I'm a Java beginner and have been futzing around with various solutions to this problem and have gotten myself kind of knotted up. I've tried with Threads and then discovered this Timer class and have messed around with it without success so far. If you could post executable code with a main method so I could see it working and start playing around from there, that would be great.

  1. Launch program
  2. call doSomething()
  3. Generate random number and set Timer for that long.
  4. When Timer goes off, call doSomething() again.

Probably using this: http://docs.oracle.com/javase/6/docs/api/java/util/Timer.html

  • Don't do this with Timer. Use something from java.util.concurrent. It's easier to understand, more performant and more robust. SimonC's example below is one decent way to do it.
    – kittylyst
    Feb 23, 2012 at 14:00

5 Answers 5


If you want to simply use Timer, I would do something like this:

public class TestClass {
    public long myLong = 1234;

    public static void main(String[] args) {
        final TestClass test = new TestClass();

        Timer timer = new Timer();
        timer.schedule(new TimerTask() {

            public void run() {
        }, 0, test.myLong);

    public void doStuff(){
        //do stuff here

Sorry for the lousy identation.

Also, if you need to schedule execution of code, take a look at Guava Services since it can really make your code much clearer and abstract quite a bit of the boilerplate of creating threads, scheduling, etc.

By the way, I didn't take the trouble of generating random number, etc, but I think you can figure out how to include that part. I hope this is enough to get you on the right track.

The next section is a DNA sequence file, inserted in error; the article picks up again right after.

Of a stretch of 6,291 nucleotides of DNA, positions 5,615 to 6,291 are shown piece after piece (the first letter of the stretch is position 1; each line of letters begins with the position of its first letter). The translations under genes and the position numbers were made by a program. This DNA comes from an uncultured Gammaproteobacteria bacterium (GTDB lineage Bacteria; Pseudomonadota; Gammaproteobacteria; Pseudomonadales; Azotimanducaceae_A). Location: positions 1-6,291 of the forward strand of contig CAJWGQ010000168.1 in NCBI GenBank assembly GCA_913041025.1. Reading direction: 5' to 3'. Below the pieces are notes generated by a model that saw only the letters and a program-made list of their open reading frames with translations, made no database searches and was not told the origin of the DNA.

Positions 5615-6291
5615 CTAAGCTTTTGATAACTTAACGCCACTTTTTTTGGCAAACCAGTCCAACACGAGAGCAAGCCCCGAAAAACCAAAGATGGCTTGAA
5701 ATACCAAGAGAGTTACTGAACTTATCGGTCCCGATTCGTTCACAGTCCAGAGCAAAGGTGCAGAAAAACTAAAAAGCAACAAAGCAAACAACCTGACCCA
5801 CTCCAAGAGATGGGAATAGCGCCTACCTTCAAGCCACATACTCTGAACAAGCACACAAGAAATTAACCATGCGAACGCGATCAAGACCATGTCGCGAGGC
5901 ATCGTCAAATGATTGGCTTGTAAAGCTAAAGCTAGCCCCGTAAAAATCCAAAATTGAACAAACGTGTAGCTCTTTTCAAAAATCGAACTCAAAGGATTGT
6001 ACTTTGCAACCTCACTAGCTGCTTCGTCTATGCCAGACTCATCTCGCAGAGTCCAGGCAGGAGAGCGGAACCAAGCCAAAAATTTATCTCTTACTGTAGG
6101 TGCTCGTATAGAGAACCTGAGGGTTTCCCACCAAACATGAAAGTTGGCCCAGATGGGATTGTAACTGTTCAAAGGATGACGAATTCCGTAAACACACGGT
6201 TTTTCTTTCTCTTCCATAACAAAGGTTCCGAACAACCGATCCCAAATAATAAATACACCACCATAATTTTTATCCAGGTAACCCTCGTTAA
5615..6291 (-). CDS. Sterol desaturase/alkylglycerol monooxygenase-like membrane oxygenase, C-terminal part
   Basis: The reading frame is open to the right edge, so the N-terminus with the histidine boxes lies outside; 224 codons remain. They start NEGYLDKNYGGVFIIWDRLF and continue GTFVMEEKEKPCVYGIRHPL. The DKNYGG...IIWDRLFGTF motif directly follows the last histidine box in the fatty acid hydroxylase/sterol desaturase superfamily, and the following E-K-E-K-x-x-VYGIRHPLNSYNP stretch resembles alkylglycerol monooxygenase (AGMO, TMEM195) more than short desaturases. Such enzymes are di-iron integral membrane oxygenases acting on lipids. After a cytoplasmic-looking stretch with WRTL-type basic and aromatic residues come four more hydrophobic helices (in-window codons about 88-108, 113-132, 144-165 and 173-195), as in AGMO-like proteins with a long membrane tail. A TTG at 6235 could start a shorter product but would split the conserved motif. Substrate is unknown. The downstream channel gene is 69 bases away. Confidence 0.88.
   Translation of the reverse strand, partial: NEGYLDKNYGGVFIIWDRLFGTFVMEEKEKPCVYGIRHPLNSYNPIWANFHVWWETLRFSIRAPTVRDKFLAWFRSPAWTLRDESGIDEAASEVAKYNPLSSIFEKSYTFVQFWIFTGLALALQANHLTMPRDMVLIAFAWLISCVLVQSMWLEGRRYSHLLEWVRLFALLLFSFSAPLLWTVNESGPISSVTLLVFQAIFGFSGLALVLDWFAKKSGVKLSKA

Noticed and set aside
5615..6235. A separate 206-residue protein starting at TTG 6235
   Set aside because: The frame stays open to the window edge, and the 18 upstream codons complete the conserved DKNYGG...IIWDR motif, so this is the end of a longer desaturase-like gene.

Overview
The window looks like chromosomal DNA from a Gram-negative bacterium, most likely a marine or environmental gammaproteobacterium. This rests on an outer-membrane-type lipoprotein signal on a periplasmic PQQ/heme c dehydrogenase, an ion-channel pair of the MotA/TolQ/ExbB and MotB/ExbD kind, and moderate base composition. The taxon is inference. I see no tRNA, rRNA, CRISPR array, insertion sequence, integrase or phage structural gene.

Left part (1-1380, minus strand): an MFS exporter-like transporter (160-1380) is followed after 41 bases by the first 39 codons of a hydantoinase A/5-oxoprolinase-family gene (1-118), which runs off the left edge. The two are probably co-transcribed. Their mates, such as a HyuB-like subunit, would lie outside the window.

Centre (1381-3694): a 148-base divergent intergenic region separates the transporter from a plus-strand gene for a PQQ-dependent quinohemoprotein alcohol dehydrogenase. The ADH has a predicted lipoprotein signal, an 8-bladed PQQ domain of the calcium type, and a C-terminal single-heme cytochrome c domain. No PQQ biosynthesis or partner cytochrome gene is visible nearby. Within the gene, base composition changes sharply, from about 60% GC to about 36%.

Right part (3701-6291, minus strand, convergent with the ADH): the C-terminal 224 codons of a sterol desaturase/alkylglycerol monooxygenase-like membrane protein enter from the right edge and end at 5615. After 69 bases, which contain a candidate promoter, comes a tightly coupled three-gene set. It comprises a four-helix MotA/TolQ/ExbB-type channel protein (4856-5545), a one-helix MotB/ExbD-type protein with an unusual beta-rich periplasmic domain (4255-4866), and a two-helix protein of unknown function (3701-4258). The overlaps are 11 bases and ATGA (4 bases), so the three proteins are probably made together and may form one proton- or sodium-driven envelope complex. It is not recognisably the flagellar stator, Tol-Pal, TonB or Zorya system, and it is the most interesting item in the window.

For the record, if you were to use Guava, it would look something like this:

class CrawlingService extends AbstractScheduledService {

    protected void runOneIteration() throws Exception {
        //run this alot

    protected void startUp() throws Exception {
        //anything you need to step up

    protected void shutDown() throws Exception {
        //anything you need to tear down

    protected Scheduler scheduler() {
        return new CustomScheduler() {
            protected Schedule getNextSchedule() throws Exception {
                long a = 1000; //number you can randomize to your heart's content
                return new Schedule(a, TimeUnit.MILLISECONDS);

And you would simply create a main that called new CrawlingService.start(); that's it.


Do you specifically want a Timer? If not you're probably better off with a ScheduledExecutorService and calling scheduleAtFixedRate or scheduleWithFixedDelay; quoting the Javadocs:

Java 5.0 introduced the java.util.concurrent package and one of the concurrency utilities therein is the ScheduledThreadPoolExecutor which is a thread pool for repeatedly executing tasks at a given rate or delay. It is effectively a more versatile replacement for the Timer/TimerTask combination, as it allows multiple service threads, accepts various time units, and doesn't require subclassing TimerTask (just implement Runnable). Configuring ScheduledThreadPoolExecutor with one thread makes it equivalent to Timer.


Here's some working code using a ScheduledExecutorService:

import java.util.Date;
import java.util.concurrent.Executors;
import java.util.concurrent.ScheduledExecutorService;
import java.util.concurrent.TimeUnit;

public class Test {
    public static void main(String[] args) {
        final ScheduledExecutorService ses = Executors.newSingleThreadScheduledExecutor();
        ses.scheduleWithFixedDelay(new Runnable() {
            public void run() {
                System.out.println(new Date());
        }, 0, 1, TimeUnit.SECONDS);

The output looks like:

Thu Feb 23 21:20:02 HKT 2012
Thu Feb 23 21:20:03 HKT 2012
Thu Feb 23 21:20:04 HKT 2012
Thu Feb 23 21:20:05 HKT 2012
Thu Feb 23 21:20:06 HKT 2012
Thu Feb 23 21:20:07 HKT 2012

Think of a scenario where I want my code to execute at a particular time in my application or at sometime later from the current time. In other words, I want to schedule my task at the definite time.